Most of your answers can be answered by reading the catechism or a good book on prayer.
I see you are very concerned with this question of prayer, as you have started quite a few threads yesterday on the subject. Maybe you might start just one thread, and generate more discussion that way.

Here is the book I am reading now. It is wonderful, and I think it would bring you peace:
sophiainstitute.com/products/item/Art-of-Praying-The

Yes.
The only wrong way to pray is to pray against the will of God.
Time for RCIA.
The OP has mentioned blindness on her profile, so reading may be problematic.
But generally speaking, basic themes are addressed in the catechism.

Thanks for all your responses, guys. Even the more, shall we say, tangential ones are quite insightful. :wink:

As for not praying for situations individually causing harm to our relationship with God, as one poster pointed out, this type of prayer is only one type, petitionary. I just don’t see how asking more generally for the deisres of your heart, if they be lawful and according to His Will, can do much to ruin the relationship, as long as you are communing with Him in other ways, such as, as has been said, admiring a sunset, contemplating the sorrowful mysteries (which I LOVE, by the way!) or on His Great Love generally and thanking Him for this and other things.

I just don’t want to make sure I’m going against any divine law as expressed through Scripture and elsewhere by doing this kind of more “efficient” praying, if you will. I mean, I can also see praying about individual circumstances when they arise, even if that be redundant if you’ve already prayed generally about them before for the sake ofs strengthening the relationship? Surely this, too, wouldn’t be a problem, or would it?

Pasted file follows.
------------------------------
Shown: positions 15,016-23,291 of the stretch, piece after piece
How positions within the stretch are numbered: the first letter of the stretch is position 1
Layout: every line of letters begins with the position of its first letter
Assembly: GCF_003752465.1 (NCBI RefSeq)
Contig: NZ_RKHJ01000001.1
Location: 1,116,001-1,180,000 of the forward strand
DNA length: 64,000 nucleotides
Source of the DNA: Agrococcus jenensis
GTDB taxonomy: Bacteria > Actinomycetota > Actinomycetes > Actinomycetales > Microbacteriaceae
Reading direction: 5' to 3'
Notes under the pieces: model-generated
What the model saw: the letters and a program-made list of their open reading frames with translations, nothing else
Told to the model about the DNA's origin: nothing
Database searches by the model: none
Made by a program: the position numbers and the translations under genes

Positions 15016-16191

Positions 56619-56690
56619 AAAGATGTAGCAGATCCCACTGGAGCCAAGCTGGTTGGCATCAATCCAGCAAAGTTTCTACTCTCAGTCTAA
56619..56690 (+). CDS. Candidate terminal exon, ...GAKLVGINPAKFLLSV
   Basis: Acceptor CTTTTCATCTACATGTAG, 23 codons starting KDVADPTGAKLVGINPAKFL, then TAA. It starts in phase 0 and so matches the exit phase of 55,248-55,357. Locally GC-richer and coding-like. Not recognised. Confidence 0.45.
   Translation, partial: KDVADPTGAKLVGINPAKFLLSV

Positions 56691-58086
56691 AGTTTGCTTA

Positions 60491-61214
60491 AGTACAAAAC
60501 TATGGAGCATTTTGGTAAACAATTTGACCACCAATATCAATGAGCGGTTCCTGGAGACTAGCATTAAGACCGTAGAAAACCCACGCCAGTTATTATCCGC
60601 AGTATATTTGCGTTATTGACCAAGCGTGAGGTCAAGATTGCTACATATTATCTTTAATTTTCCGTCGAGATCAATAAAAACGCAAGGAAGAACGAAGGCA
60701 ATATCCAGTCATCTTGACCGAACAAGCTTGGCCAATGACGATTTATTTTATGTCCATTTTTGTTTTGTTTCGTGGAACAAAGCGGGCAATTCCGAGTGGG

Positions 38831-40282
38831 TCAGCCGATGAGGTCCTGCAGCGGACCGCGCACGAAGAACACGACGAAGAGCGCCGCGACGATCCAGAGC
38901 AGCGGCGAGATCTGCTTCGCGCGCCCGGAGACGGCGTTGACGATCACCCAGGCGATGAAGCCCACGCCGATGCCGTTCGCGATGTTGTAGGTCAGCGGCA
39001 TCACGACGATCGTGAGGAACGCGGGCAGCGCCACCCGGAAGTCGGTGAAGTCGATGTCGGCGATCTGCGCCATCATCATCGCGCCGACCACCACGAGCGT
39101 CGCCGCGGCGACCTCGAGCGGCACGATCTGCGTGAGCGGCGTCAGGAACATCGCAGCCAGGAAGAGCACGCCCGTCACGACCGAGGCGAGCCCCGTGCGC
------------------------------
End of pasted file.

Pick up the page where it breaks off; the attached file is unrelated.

Also, as for the blindness, I do have some limited vision and can read very enlarged print. I have various technologies that allow me to magnify printed text, so that really isn’t a problem. Thanks for the concern, though!

As for starting other threads, I try to start many threads intentionally so that the one thread doesn’t et too tangentially distracted and to keep the topic on-task. Just a personal thing of mine, again, for efficiency’s sake, I suppose. I think it also helps others who may be searching for information/insight on a particular subject to see that particular subject clearly stated in the title. :slight_smile:

Again, I continue to look forward to your responses here! Thanks again!

I think you’d be far more satisfied with the answers given if you were talking to someone in real life; like a Spiritual Director or an RCIA team.
That way, you don’t run the risk of “tangential” responses. :shrug:
Plus you would get solidly Catholic answers, since you say your are interested in Catholicism. :thumbsup:

I couldn’t agree more. I think most “pious” people are so absorbed in the idea of a miracle being something they don’t understand or haven’t seen before that they ignore all the everyday miracles all around them. A little appreciation of nature would go a long way!